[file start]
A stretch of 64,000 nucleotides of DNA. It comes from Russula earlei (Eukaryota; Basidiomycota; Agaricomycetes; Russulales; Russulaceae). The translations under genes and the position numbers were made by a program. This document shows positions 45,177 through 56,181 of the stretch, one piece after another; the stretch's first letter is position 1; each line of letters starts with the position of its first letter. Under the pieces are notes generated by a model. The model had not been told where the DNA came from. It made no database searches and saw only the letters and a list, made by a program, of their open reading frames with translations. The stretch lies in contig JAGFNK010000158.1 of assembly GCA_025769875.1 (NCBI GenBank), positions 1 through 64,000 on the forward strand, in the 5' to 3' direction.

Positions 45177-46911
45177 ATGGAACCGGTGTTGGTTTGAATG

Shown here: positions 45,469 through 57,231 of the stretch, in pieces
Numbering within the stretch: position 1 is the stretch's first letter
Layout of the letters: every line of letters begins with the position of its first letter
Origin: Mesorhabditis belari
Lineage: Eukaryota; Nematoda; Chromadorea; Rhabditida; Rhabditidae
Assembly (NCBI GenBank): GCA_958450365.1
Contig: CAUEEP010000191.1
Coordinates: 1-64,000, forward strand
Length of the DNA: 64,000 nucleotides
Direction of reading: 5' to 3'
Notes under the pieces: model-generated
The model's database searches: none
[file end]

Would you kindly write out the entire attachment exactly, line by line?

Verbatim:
A stretch of 64,000 nucleotides of DNA. It comes from Russula earlei (Eukaryota; Basidiomycota; Agaricomycetes; Russulales; Russulaceae). The translations under genes and the position numbers were made by a program. This document shows positions 45,177 through 56,181 of the stretch, one piece after another; the stretch's first letter is position 1; each line of letters starts with the position of its first letter. Under the pieces are notes generated by a model. The model had not been told where the DNA came from. It made no database searches and saw only the letters and a list, made by a program, of their open reading frames with translations. The stretch lies in contig JAGFNK010000158.1 of assembly GCA_025769875.1 (NCBI GenBank), positions 1 through 64,000 on the forward strand, in the 5' to 3' direction.

Positions 45177-46911
45177 ATGGAACCGGTGTTGGTTTGAATG

Shown here: positions 45,469 through 57,231 of the stretch, in pieces
Numbering within the stretch: position 1 is the stretch's first letter
Layout of the letters: every line of letters begins with the position of its first letter
Origin: Mesorhabditis belari
Lineage: Eukaryota; Nematoda; Chromadorea; Rhabditida; Rhabditidae
Assembly (NCBI GenBank): GCA_958450365.1
Contig: CAUEEP010000191.1
Coordinates: 1-64,000, forward strand
Length of the DNA: 64,000 nucleotides
Direction of reading: 5' to 3'
Notes under the pieces: model-generated
The model's database searches: none